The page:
Standing two-stories tall, weighing 65 tons, and measuring 85-feet long, the 77-million-year-old Dreadnoughtus schrani is easily one of the largest dinosaurs ever found. The Dreadnoughtus is being detailed today for the first time by a group of researchers led from Drexel University, and its finders say that it currently holds the title for largest dinosaur — at least, largest of any dinosaur that has been scientifically reported and can be properly measured.
"'Dreadnoughtus schrani' was astoundingly huge."
Those clarifications are important: two previously detailed dinosaurs — both large titanosaurs, like this one — may have been bigger, but Drexel's researchers say that between those finds' incomplete skeletons and the lack of published research on them, the specifics of the dinosaurs still can't be known for certain. Thus, for now, the Dreadnoughtus has the largest "calculable" weight of any dinosaur.
But even if the Dreadnoughtus isn't quite the biggest, the fact that it can be measured with so much confidence speaks to the size of this find. Since first discovering bones in Argentina back in 2005, researchers have unearthed a tooth and 145 bones in total, coming from two separate individuals: 115 bones and a tooth from one, and 30 bones from the other. That's out of what's thought to be a total of 256 bones total in each individual. And if you don't count skull bones, which Drexel says are often discounted when measuring completeness, 110 types of bones out of just 142 types are accounted for in this find. Altogether, Drexel says that this discovery represents the most complete skeleton that's ever been found of a supermassive animal, and its bones are said to be "exquisitely preserved."
(Mark A. Klingler, Carnegie Museum of Natural History)
Titantosaurs, a type of sauropod, are a group of plant-eating dinosaurs with long necks and tails that walked around on four legs. The Dreadnoughtus lived on the southern tip of South America, and these particular skeletons were located in Patagonia.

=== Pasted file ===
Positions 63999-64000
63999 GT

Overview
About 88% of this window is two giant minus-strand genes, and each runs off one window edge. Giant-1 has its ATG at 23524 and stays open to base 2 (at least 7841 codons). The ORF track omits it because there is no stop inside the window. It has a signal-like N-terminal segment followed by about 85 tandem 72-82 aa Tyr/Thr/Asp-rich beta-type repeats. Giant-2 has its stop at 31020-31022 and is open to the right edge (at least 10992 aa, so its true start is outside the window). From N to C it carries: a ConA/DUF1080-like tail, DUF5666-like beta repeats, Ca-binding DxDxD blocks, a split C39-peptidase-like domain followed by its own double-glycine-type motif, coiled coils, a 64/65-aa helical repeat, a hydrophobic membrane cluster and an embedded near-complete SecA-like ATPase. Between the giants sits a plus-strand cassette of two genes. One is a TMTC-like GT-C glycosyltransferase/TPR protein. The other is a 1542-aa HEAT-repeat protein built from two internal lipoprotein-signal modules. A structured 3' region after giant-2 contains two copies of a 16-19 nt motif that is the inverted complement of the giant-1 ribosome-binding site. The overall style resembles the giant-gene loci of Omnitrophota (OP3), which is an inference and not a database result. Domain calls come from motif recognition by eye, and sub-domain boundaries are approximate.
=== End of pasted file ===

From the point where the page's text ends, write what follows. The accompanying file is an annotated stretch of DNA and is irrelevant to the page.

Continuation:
"Dreadnoughtus schrani was astoundingly huge," Kenneth Lacovara, the Drexel professor who first found the fossil and lead research on it, says in a statement. "It weighed as much as a dozen African elephants or more than seven T. rex. Shockingly, skeletal evidence shows that when this 65-ton specimen died, it was not yet full grown." The researchers don't make a guess as to just how large Dreadnoughtus could have grown to be, and it's not clear how old the animal was when it died.
(Photos credit of Drexel University & Kenneth Lacovara)
Though, like other sauropods, Dreadnoughtus was just an herbavore, Lacovara says that the enormous creature was still nothing to be trifled with. He wanted to give it a name that would signify just as much and landed on Dreadnoughtus, which is said to mean "fears nothing." "I think it’s time the herbivores get their due for being the toughest creatures in an environment," he says. Lacovara describes Dreadnoughtus' typical day as involving standing in one place for hours on end, turning its neck, and eating basically everything green in sight. And because of its huge size, it probably really didn't have anything to fear from predators.
If you want to get a closer look at Dreadnoughtus' bones, then you're in luck. Lacovara just happens to have an interest in scanning and 3D printing dinosaur bones — The Verge actually profiled the effort back in 2012 — and his lab has made scans of this latest find too. Alongside a paper that his research group is publishing today in the open-access journal Scientific Reports (which is run by Nature), the lab is publishing 3D scans of the skeleton for anyone to access as well. "These images can be ported around the world to other scientists and museums," Lacovara says. "The fidelity is perfect. It doesn’t decay over time like bones do in a collection." Plus, they're a whole lot easier to pass around than a several-hundred pound bone.